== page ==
Roger Federer: Is this the new normal?

(Photo credit: Marianne Bevis)

Roger Federer is unquestionably one of the greatest players of all time. He has won five US Opens and a host of other titles. But he looked a far cry from that great champion when John Millman ran him ragged over the course of four sets in their round of 16 clash in New York last week. A match that ended when Federer sent what would usually be a regulation forehand well beyond the baseline to hand Millman a 3-6 7-5 7-6 7-6 victory.

Federer, who was unusually drenched with sweat, did not look furious or disappointed as he so often does at the moment of defeat. Rather, as he later admitted in his press conference, his overriding feeling was one of relief. Relief that the battle with the scrappy and seemingly tireless Millman was over, relief that he could leave the brutally humid conditions for somewhere air-conditioned and perhaps even relief that the pressure of challenging for a Major was over.


A concerning surrender

That defeat was the second time in as many Majors that Federer had made an early exit. At Wimbledon, where he was the defending champion, he had sailed into the quarterfinals without breaking a sweat or dropping a set. There he came up against the formidable power of eighth seed Kevin Anderson, but nonetheless looked to have the match in his grip. Indeed, when he forced a match point leading 6-2 7-6 5-4 the contest looked to be as good as over.

Anderson saved it with a big serve and a big forehand, leading commentator John Lloyd to remark, in praise of Anderson’s attitude, that the South African still looked like he believed he could win the match. It was a comment more prophetic than Lloyd realised. Anderson’s weapons began to find their mark and he slowly, but surely, turned the match around. The third and fourth sets went his way leaving the No. 1 Court crowd to settle in for a deciding set few had anticipated.

Anderson’s chances of victory still looked slim. These were the kind of matches that Federer just didn’t lose. Indeed, one could count on a single hand the number of times Federer had lost from two sets to the good. It had only happened once before at Wimbledon when Jo-Wilfried Tsonga stunned him in the quarterfinals in 2011. But Anderson proved the stronger of the two, eventually emerging triumphant from a 2-6 6-7 7-5 6-4 13-11 epic and went on to reach the final.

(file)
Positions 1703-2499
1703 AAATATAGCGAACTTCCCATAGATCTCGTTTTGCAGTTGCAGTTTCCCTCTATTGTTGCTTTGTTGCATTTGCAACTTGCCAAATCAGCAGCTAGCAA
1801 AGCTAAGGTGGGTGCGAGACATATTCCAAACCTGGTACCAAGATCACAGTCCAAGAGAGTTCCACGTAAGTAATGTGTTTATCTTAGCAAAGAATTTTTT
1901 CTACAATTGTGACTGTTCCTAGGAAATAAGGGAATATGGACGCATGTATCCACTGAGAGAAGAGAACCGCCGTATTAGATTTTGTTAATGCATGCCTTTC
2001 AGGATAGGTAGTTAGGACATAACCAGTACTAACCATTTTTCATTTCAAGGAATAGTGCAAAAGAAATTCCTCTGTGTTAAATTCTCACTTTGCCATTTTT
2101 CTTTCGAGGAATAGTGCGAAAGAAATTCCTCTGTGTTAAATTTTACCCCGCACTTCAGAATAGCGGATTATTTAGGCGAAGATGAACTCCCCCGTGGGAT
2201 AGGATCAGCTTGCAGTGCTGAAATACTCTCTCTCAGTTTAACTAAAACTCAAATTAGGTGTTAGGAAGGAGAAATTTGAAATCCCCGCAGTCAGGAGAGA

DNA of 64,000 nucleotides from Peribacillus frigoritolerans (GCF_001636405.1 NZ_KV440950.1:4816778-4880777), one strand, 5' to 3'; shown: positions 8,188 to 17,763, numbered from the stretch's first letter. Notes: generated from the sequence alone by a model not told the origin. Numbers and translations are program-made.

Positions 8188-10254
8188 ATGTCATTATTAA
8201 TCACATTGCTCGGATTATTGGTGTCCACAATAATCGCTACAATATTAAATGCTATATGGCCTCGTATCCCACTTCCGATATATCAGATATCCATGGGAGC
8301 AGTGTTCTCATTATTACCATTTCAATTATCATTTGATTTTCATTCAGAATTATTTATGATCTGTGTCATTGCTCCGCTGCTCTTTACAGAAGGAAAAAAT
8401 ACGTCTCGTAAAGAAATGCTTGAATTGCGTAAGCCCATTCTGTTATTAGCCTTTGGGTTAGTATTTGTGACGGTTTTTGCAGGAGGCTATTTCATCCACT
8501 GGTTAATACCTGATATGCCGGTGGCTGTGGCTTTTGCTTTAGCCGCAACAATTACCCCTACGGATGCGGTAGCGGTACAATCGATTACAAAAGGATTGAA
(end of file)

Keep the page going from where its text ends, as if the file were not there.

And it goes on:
What will surely concern Federer and his fans about the two defeats is the manner of them. In both matches he held commanding leads, against Millman he served for the second set, but in both matches he was outfought by more determined opponents. That is troubling because for all Federer’s artistry, it has been his relentless pursuit of victory that has fired him to so many memorable successes. That was noticeably absent, particularly against Millman.

In that match, Federer’s lack of desire seemed to be the cause of his struggles rather than a poor performance knocking his confidence and belief. Time and time again he bailed out of rallies early, which resulted in 77 unforced errors. He also seemed to be going for more than he usually would on serve and his numbers at the line were far below what one would usually expect from the great Swiss. He hit 10 double faults and missed more than half of his first serves.

Not time to panic


But it did take Anderson 4 hours and 14 minutes to wear Federer down in their quarterfinal clash. And though his fourth round match with Millman lasted less time, with it clocking in at 3 hours and 35 minutes, it was played in considerable heat and oppressive humidity. In such difficult conditions it is surely unsurprising that Federer, who at 37-years-old is the oldest man in the top 100 let alone the top ten, struggled to compete and find his best tennis.

And despite the careful management of his schedule, it is only going to get tougher for Federer to play such long matches or in such conditions as he ages. Defeats like those he suffered against Anderson and Millman will become more common. For though he may yet achieve further glories, his career is coming to a close. Though he has spoken of a desire to play at the Olympics in Tokyo in 2020 and may well do so, it is hard to look beyond that point for Federer.

But he has not embarked on his farewell tour yet. It should not be forgotten that he won a Grand Slam in January, has twice ascended to the world #1 ranking this year and was competing in a Masters 1000 final just last month. Any talk of him tarnishing his legacy should be disregarded, for he is a legend of the sport and beloved by millions of fans around the globe. Every time he steps on to court to be witnessed by those fans he adds to his enviable legacy, win or lose.

It may well be that Federer’s Slam winning days are behind him. His great rivals Nadal and Djokovic have been playing some excellent tennis whilst the game’s rising young stars grow in strength and number with each passing month. Any resistance to them cannot now be more than a rearguard action, for his chief quarrel is with time itself. But perhaps there is enough magic left in that Wilson wand to fend off even that foe awhile longer yet. Either way, it promises to be fun to watch him try.